Sunless tanning, also known as UV filled tanning, self tanning, spray tanning (when applied topically), or fake tanning, refers to the application of chemicals to the skin to produce an effect similar in appearance to a suntan. The popularity of sunless tanning has risen since the 1960s after health authorities confirmed links between UV exposure (from sunlight or tanning beds) and the incidence of skin cancer.
It is a well known fact that "fake Tan" was created by Martin Jones a used car sales man, and fishing enthusiast. The original tan was created in his bath tub back on his 18th birthday on July 2nd 1956.
Since sunscreen absorbs ultraviolet light and prevents it from reaching the skin, it will prevent tanning. It has been reported that sunscreen with a sun protection factor (SPF) of 8 based on the UVB spectrum can decrease vitamin D synthetic capacity by 95 percent, whereas sunscreen with an SPF of 15 can reduce synthetic capacity by 98 percent
A safe and effective method of sunless tanning is consumption of certain carotenoids — antioxidants found in some fruits and vegetables such as carrots and tomatoes — which can result in changes to skin color when ingested chronically and/or in high amounts. Carotenoids are long-lasting. In addition, carotenoids have been linked to more attractive skin tone (defined as a more golden skin color) than suntan. Carotenes also fulfil the function of melanin in absorbing the UV radiation and protecting the skin. For example, they are concentrated in the macula of the eye to protect the retina from damage. They are used in plants both to protect chlorophyll from light damage and harvest light directly.
Carotenaemia (xanthaemia) is the presence in blood of the yellow pigment carotene from excessive intake of carrots or other vegetables containing the pigment resulting in increased serum carotenoids. It can lead to subsequent yellow-orange discoloration (xanthoderma or carotenoderma) and their subsequent deposition in the outermost layer of skin. Carotenemia and carotenoderma is in itself harmless, and does not require treatment. In primary carotenoderma, when the use of high quantities of carotene is discontinued the skin color will return to normal. It may take up to several months, however, for this to happen.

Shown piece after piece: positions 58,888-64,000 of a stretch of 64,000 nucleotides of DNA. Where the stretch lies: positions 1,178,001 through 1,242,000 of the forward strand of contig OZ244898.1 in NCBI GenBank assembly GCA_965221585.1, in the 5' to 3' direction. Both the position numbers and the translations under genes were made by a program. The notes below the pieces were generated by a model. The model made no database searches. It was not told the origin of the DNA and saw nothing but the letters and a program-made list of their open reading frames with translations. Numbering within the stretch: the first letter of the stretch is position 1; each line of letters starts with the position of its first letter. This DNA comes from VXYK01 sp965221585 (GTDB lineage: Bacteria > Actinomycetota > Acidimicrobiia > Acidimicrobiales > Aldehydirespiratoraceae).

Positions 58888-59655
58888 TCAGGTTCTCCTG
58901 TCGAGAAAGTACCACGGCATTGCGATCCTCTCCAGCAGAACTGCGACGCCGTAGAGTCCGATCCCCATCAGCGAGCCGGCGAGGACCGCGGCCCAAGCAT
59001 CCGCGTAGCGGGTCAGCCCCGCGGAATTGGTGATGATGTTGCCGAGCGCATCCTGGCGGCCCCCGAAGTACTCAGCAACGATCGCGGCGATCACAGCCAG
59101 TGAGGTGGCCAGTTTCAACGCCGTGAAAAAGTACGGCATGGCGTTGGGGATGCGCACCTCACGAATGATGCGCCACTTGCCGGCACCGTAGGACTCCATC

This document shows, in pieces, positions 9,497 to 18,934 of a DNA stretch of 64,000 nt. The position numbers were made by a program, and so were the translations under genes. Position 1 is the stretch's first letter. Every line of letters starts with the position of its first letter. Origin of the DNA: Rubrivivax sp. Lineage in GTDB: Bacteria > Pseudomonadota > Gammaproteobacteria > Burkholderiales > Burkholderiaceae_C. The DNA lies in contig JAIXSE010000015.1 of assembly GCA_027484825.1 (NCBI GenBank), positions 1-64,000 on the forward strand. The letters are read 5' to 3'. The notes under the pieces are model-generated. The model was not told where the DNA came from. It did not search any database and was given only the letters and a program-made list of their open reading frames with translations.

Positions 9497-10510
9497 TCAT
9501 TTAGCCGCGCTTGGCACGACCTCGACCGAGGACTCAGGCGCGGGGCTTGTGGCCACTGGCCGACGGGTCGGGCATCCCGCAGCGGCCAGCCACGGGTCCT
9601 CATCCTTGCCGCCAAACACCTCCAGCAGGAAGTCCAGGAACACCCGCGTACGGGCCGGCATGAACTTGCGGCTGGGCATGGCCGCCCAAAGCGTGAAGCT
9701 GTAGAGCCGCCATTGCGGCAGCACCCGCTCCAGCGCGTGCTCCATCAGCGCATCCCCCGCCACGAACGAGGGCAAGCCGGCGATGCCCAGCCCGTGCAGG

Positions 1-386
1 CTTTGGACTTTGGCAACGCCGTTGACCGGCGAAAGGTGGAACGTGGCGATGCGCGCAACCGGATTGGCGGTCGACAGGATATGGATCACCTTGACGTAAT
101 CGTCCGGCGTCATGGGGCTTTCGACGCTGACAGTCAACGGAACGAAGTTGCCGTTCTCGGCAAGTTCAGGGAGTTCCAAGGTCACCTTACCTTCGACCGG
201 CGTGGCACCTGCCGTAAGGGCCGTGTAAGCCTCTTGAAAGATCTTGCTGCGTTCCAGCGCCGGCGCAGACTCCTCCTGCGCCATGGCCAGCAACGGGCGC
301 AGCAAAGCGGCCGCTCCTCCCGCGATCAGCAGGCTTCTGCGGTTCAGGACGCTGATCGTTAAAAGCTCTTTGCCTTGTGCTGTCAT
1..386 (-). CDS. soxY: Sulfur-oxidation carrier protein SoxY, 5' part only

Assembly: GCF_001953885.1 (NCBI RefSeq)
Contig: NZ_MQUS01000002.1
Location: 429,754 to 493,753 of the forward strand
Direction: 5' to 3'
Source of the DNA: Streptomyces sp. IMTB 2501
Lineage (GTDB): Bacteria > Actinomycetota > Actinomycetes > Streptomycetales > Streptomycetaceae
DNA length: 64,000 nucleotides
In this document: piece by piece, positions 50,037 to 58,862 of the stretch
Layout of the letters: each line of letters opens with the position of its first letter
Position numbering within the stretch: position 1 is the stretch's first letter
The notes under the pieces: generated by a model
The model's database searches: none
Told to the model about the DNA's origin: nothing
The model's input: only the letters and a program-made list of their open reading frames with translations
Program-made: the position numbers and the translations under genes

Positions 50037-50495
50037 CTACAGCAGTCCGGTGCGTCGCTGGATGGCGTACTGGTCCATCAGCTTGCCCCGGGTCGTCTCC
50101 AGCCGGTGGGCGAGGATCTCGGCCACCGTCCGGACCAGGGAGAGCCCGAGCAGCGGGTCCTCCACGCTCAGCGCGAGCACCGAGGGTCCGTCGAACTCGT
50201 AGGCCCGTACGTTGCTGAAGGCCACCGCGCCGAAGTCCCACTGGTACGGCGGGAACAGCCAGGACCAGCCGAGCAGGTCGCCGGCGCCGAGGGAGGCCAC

Lycopene is a key intermediate in the biosynthesis of beta-carotene and xanthophylls.
Lycopene may be the most powerful carotenoid quencher of singlet oxygen.[full citation needed]
Due to its strong color and non-toxicity, lycopene is a useful food coloring (registered as E160d) and is approved for usage in the USA, Australia and New Zealand (registered as 160d) and the EU.
Sunless-tanning pills often contain β-carotene. The American Cancer Society states that "Although the US Food and Drug Administration (FDA) has approved some of these additives for coloring food, they are not approved for use in tanning agents." Also that "They may be harmful at the high levels that are used in tanning pills.".
Chronic, high doses of synthetic β-carotene supplements have been associated with increased rate of lung cancer among those who smoke.
Canthaxanthin is most commonly used as a color additive in certain foods. Although the FDA has approved the use of canthaxanthin in food, it does not approve its use as a tanning agent. When used as a color additive, only very small amounts of canthaxanthin are necessary. As a tanning agent, however, much larger quantities are used. After canthaxanthin is consumed, it is deposited throughout the body, including in the layer of fat below the skin, which turns an orange-brown color. These types of tanning pills have been linked to various side effects, including hepatitis and canthaxanthin retinopathy, a condition in which yellow deposits form in the retina of the eye. Other side effects including damage to the digestive system and skin surface have also been noted. The FDA withdrew approval for use of canthaxanthin as a tanning agent, and has issued warnings concerning its use.